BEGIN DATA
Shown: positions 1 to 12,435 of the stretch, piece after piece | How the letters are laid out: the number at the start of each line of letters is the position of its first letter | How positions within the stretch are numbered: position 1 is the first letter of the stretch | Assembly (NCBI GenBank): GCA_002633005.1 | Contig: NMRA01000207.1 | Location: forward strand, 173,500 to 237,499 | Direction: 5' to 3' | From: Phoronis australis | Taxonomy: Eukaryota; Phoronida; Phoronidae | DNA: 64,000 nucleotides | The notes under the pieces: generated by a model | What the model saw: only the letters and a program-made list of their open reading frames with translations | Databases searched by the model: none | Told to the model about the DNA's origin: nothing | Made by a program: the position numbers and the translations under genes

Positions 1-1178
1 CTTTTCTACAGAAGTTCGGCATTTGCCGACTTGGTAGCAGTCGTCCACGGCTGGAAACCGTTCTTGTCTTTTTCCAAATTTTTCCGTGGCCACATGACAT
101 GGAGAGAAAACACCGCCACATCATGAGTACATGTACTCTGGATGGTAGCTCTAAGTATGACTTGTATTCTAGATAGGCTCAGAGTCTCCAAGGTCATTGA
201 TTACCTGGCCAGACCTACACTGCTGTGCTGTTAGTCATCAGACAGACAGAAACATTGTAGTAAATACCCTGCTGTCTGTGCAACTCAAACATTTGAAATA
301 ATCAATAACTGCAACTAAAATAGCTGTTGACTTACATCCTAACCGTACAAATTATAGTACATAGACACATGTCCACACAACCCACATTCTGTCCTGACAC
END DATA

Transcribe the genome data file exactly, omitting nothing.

Shown: positions 1 to 12,435 of the stretch, piece after piece | How the letters are laid out: the number at the start of each line of letters is the position of its first letter | How positions within the stretch are numbered: position 1 is the first letter of the stretch | Assembly (NCBI GenBank): GCA_002633005.1 | Contig: NMRA01000207.1 | Location: forward strand, 173,500 to 237,499 | Direction: 5' to 3' | From: Phoronis australis | Taxonomy: Eukaryota; Phoronida; Phoronidae | DNA: 64,000 nucleotides | The notes under the pieces: generated by a model | What the model saw: only the letters and a program-made list of their open reading frames with translations | Databases searched by the model: none | Told to the model about the DNA's origin: nothing | Made by a program: the position numbers and the translations under genes

Positions 1-1178
1 CTTTTCTACAGAAGTTCGGCATTTGCCGACTTGGTAGCAGTCGTCCACGGCTGGAAACCGTTCTTGTCTTTTTCCAAATTTTTCCGTGGCCACATGACAT
101 GGAGAGAAAACACCGCCACATCATGAGTACATGTACTCTGGATGGTAGCTCTAAGTATGACTTGTATTCTAGATAGGCTCAGAGTCTCCAAGGTCATTGA
201 TTACCTGGCCAGACCTACACTGCTGTGCTGTTAGTCATCAGACAGACAGAAACATTGTAGTAAATACCCTGCTGTCTGTGCAACTCAAACATTTGAAATA
301 ATCAATAACTGCAACTAAAATAGCTGTTGACTTACATCCTAACCGTACAAATTATAGTACATAGACACATGTCCACACAACCCACATTCTGTCCTGACAC